As mentioned in the above paragraphs, TIPO examiners need to be prudent when considering the factors in support of non-existence and existence of the inventive step for the claimed invention and then try to construct the rationale for obviousness. The best way to show the inventive step of the claimed invention, therefore also lies there. Upon receiving notification of reasons for refusal on the grounds of lack of an inventive step, it is suggested that the applicant should first try and understand the rationale articulated by the examiner. Once they have got to grips with the rationale, they should try to argue (i) there actually aren’t any factors in support of the non-existence of inventive step or (ii) there are factors in support of existence of inventive step and to the degree that the rationale for obviousness can’t be reasonably constructed. For example, the applicant can argue that the PHOSITA has no motivation to combine different cited inventions or that the effects achieved by the claimed invention can’t be expected by the PHOSITA based on the relevant prior art. By reasonably arguing all factors concerning the claimed invention with the examiner, it is possible to dismiss the rationale for obviousness and reassure them that there is an inventive step in the claimed invention.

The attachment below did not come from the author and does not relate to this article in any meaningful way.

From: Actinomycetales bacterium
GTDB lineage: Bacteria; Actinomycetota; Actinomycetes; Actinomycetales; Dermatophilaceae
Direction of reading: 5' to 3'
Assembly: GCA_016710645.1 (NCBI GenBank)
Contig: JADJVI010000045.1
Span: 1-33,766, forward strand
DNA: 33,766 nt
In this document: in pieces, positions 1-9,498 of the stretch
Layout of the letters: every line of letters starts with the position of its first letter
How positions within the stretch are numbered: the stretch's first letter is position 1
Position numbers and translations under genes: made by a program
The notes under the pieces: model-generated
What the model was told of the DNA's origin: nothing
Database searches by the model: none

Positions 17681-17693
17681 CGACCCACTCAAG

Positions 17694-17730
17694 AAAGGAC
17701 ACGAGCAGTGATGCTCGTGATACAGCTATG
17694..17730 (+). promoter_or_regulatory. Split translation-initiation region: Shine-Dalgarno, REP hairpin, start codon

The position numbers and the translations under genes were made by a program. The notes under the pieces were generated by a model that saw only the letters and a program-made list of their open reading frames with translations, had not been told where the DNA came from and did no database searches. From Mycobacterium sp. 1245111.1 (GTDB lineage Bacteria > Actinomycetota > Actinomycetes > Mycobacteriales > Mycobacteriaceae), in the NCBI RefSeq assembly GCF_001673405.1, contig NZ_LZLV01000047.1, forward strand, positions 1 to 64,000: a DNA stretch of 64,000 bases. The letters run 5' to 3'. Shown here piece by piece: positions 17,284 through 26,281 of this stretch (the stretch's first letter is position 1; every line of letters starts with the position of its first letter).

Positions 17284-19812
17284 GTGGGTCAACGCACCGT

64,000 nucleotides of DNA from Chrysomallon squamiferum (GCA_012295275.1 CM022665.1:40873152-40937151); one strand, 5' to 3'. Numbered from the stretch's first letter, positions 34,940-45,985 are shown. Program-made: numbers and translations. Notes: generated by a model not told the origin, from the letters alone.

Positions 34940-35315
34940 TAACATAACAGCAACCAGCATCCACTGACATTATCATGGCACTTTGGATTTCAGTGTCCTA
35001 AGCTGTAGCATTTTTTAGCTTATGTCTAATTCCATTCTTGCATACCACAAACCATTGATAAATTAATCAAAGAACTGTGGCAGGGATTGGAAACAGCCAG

The amendments of TIPO’s examination guidelines for inventive step determination have introduced a clearer standard for the determination of an inventive step. According to this new version of the examination guidelines for inventive step determination, the examiner must take into consideration the factors in support of both non-existence and existence of the inventive step and try to articulate the rationale for obviousness. If the examiner cannot reasonably articulate the rationale for obviousness, the claimed invention has an inventive step. However, if the rationale for obviousness can be reasonably articulated, the claimed invention is without an inventive step. In order to respond to TIPO’s notification of reasons for refusal on the grounds of lack of an inventive step appropriately, it is suggested that the applicant should have good understanding about the logic of TIPO’s inventive step determination and try to emphasize the inventive step of the claimed invention based on the factors described in the examination guidelines.